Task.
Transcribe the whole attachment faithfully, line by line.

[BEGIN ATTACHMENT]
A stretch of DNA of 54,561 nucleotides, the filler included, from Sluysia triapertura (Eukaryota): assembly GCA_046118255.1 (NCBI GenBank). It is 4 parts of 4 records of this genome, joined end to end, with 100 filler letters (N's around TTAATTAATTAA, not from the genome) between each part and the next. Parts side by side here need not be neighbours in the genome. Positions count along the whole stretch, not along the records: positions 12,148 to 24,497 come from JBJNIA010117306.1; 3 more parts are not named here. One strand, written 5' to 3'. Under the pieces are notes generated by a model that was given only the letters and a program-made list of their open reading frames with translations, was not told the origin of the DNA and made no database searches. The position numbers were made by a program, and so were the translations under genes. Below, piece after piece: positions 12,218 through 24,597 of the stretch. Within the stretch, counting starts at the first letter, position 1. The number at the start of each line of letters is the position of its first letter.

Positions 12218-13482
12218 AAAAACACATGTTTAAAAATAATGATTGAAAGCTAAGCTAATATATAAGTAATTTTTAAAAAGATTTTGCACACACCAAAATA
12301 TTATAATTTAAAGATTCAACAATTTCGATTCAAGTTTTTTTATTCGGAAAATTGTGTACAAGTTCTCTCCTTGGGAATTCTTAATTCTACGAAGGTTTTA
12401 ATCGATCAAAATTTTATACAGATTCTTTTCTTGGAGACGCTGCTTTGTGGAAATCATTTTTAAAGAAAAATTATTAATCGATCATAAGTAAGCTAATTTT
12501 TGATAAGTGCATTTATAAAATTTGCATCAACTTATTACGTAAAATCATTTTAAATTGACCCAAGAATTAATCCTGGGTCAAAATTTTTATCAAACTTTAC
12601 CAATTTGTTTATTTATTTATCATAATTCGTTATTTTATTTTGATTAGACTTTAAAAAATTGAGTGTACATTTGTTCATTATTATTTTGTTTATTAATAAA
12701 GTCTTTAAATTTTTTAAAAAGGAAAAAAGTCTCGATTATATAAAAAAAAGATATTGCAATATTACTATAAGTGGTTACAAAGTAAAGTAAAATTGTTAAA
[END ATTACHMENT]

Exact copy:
A stretch of DNA of 54,561 nucleotides, the filler included, from Sluysia triapertura (Eukaryota): assembly GCA_046118255.1 (NCBI GenBank). It is 4 parts of 4 records of this genome, joined end to end, with 100 filler letters (N's around TTAATTAATTAA, not from the genome) between each part and the next. Parts side by side here need not be neighbours in the genome. Positions count along the whole stretch, not along the records: positions 12,148 to 24,497 come from JBJNIA010117306.1; 3 more parts are not named here. One strand, written 5' to 3'. Under the pieces are notes generated by a model that was given only the letters and a program-made list of their open reading frames with translations, was not told the origin of the DNA and made no database searches. The position numbers were made by a program, and so were the translations under genes. Below, piece after piece: positions 12,218 through 24,597 of the stretch. Within the stretch, counting starts at the first letter, position 1. The number at the start of each line of letters is the position of its first letter.

Positions 12218-13482
12218 AAAAACACATGTTTAAAAATAATGATTGAAAGCTAAGCTAATATATAAGTAATTTTTAAAAAGATTTTGCACACACCAAAATA
12301 TTATAATTTAAAGATTCAACAATTTCGATTCAAGTTTTTTTATTCGGAAAATTGTGTACAAGTTCTCTCCTTGGGAATTCTTAATTCTACGAAGGTTTTA
12401 ATCGATCAAAATTTTATACAGATTCTTTTCTTGGAGACGCTGCTTTGTGGAAATCATTTTTAAAGAAAAATTATTAATCGATCATAAGTAAGCTAATTTT
12501 TGATAAGTGCATTTATAAAATTTGCATCAACTTATTACGTAAAATCATTTTAAATTGACCCAAGAATTAATCCTGGGTCAAAATTTTTATCAAACTTTAC
12601 CAATTTGTTTATTTATTTATCATAATTCGTTATTTTATTTTGATTAGACTTTAAAAAATTGAGTGTACATTTGTTCATTATTATTTTGTTTATTAATAAA
12701 GTCTTTAAATTTTTTAAAAAGGAAAAAAGTCTCGATTATATAAAAAAAAGATATTGCAATATTACTATAAGTGGTTACAAAGTAAAGTAAAATTGTTAAA